I am the sort of person who struggles to decide whether to have strawberry ice cream or caramel. I remember sitting cross-legged in the 399 Park Avenue office in Manhattan, bringing to life what I had always watched (and envied) in Hollywood movies. I was waiting for my final interview, which I hoped would transform my fate by sealing my job transfer from Karachi to New York. Two months later, the offer came through and after brief negotiations, I accepted.
My family had apprehensions with this bold decision - single girl, leaving for New York to pursue professional fortune. I felt guilty about abandoning my mother, especially in the absence of my father. But I was making this choice with my eyes wide open, a new beginning, or more truthfully, an escape. Pakistan can be a forcefully perplexing place for single, remotely ambitious women.
After thirteen months of visa challenges and apartment selection, I was two weeks from embarking on my dreamlike quest. I secured a visa for my mother too. Except, my then co-worker, now husband, chose that precise moment to propose, with no preparatory courtship. The ice cream decision seemed so much simpler. Finally, 48 hours before my flight to New York, I was in my office at 10pm, scripting an email to my soon-to-be-boss, apologizing for not coming.
I was spending the holidays with my sister in Oxford recently when I saw a poster made by my six-year-old niece, which read, 'There can be no love without friendship.' Not all marriages have passion-laden initiations. Some are continuations of longstanding relationships. Others, a more congenial arrangement. Either way, over the years, love transforms in shape and form, but not always in substance. It is normal to fall in love with the same person several times, during the course of a single marriage.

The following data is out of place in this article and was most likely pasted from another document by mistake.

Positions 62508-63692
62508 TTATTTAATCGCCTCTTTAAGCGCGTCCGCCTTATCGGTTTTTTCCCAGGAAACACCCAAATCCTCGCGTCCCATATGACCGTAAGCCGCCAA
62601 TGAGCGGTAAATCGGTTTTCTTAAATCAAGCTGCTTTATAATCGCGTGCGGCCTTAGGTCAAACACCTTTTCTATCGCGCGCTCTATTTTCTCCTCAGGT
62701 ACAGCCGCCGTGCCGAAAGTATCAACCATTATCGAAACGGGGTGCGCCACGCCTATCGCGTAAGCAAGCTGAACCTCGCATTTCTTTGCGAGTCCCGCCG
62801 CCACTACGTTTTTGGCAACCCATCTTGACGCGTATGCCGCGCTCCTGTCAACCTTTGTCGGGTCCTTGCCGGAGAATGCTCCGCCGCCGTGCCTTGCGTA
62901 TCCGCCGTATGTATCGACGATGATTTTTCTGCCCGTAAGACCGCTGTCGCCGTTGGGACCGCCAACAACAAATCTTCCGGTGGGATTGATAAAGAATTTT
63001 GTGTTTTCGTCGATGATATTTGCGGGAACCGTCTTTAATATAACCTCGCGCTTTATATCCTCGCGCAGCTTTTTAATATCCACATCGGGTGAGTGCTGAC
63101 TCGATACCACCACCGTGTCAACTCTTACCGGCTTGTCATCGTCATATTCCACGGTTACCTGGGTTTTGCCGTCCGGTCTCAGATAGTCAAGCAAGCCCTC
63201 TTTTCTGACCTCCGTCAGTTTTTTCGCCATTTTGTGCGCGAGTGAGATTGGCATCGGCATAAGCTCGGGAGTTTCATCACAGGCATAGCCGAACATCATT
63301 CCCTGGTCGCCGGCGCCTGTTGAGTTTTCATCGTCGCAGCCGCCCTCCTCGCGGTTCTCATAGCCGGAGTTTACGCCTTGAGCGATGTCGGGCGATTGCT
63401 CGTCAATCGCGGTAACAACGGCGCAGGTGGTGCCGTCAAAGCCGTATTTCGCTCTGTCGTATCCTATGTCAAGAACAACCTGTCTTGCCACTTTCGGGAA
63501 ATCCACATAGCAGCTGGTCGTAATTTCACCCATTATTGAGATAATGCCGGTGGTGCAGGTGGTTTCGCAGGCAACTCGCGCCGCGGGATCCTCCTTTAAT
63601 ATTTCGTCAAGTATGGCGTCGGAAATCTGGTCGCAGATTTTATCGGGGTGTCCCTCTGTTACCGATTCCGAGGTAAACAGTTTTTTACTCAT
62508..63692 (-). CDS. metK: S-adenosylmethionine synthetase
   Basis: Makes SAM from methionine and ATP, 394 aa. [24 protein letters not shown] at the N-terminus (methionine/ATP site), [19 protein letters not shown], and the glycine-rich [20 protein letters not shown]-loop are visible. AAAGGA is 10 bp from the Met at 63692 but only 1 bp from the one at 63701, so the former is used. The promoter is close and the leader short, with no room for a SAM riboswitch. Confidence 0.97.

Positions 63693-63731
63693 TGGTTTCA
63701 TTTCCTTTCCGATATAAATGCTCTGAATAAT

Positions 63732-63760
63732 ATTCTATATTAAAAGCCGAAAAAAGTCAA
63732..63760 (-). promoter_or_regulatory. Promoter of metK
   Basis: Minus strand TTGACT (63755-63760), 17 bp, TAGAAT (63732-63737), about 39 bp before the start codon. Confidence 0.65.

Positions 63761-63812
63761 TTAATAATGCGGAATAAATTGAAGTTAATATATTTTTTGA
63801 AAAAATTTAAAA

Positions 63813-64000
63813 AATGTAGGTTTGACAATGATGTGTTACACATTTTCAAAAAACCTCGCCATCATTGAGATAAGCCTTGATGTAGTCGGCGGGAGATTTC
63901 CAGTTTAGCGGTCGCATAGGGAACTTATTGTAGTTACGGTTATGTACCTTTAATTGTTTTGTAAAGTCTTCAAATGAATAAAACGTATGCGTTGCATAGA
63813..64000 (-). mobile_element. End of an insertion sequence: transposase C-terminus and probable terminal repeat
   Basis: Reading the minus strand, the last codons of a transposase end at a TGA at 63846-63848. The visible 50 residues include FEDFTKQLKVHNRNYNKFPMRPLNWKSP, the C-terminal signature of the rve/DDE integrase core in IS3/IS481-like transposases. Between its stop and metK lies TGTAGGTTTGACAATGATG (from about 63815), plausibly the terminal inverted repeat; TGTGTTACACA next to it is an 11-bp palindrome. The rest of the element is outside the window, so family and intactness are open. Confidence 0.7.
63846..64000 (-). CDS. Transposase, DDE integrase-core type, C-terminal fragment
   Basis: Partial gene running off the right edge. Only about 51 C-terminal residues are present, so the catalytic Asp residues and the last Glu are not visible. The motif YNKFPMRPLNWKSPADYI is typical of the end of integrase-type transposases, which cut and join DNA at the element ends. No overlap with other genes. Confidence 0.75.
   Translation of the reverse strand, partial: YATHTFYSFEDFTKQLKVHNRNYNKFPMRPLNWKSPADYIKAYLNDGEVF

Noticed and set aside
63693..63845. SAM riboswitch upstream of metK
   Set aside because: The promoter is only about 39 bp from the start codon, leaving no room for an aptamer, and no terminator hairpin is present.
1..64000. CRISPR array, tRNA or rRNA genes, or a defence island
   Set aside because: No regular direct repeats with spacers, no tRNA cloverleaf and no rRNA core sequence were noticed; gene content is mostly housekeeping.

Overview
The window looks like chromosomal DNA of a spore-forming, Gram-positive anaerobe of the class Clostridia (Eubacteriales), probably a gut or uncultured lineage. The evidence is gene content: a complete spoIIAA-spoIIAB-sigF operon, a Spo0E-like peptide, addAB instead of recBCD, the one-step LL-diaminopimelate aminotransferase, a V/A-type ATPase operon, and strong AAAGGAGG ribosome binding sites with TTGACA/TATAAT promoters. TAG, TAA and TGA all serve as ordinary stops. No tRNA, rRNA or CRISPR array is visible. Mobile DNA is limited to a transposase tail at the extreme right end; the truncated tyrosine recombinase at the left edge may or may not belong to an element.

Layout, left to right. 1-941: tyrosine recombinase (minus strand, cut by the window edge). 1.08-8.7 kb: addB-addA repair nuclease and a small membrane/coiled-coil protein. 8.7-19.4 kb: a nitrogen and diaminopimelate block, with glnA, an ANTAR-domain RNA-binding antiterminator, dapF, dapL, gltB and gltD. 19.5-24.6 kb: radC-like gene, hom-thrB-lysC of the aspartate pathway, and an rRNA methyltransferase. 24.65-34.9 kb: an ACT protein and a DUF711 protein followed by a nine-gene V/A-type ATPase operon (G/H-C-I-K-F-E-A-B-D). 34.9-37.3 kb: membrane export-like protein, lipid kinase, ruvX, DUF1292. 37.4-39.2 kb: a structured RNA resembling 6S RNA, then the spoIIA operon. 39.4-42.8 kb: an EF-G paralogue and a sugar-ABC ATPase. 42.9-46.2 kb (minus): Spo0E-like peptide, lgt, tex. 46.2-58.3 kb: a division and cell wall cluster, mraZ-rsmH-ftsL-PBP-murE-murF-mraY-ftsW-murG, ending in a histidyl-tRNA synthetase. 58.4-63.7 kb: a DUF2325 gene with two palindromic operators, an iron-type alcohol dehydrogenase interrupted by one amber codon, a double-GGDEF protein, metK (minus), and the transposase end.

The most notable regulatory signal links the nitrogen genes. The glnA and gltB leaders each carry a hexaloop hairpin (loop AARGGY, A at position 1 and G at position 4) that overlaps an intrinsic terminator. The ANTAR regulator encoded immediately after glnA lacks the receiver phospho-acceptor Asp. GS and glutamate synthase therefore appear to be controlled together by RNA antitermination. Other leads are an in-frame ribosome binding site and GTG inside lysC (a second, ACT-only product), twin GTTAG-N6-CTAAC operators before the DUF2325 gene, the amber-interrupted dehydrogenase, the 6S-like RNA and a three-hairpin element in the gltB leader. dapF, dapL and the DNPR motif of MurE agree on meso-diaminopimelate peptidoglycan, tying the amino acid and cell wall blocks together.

I think about this 'spark' that people talk about and wonder if it is a figment of our imaginations? Does any marriage sustain the 'spark' years later? If so, how does that literally translate? How does one, on a daily basis, stimulate, inspire and catalyze a marriage? This intangible effervescence is not guaranteed by flowers on the table or by expensive presents (although those help!). It is characterized by the ability to effortlessly and unconditionally communicate, about love, disappointment, frustration, indignation! From meaningless diaper ridden exchanges, to co-existing with diametrically opposed movie selections, to feigning a 'things couldn't be better' smile in public right after an argument, communication lies at the heart of every marriage, including listening.
A friend of mine told me about a website titled 'I do now I don't', where divorced individuals sell wedding jewelry. We found the name ingenious, underlined with the pathos of separation. People who struggle to sustain their marriage label marriage as the culprit. There aren't three of us in any marriage - there is no third entity called marriage. All that transpires is co-created. Since we create it, to some degree we also control it. Externalities exist, but we sometimes discount how empowered we are to make our marriages happy.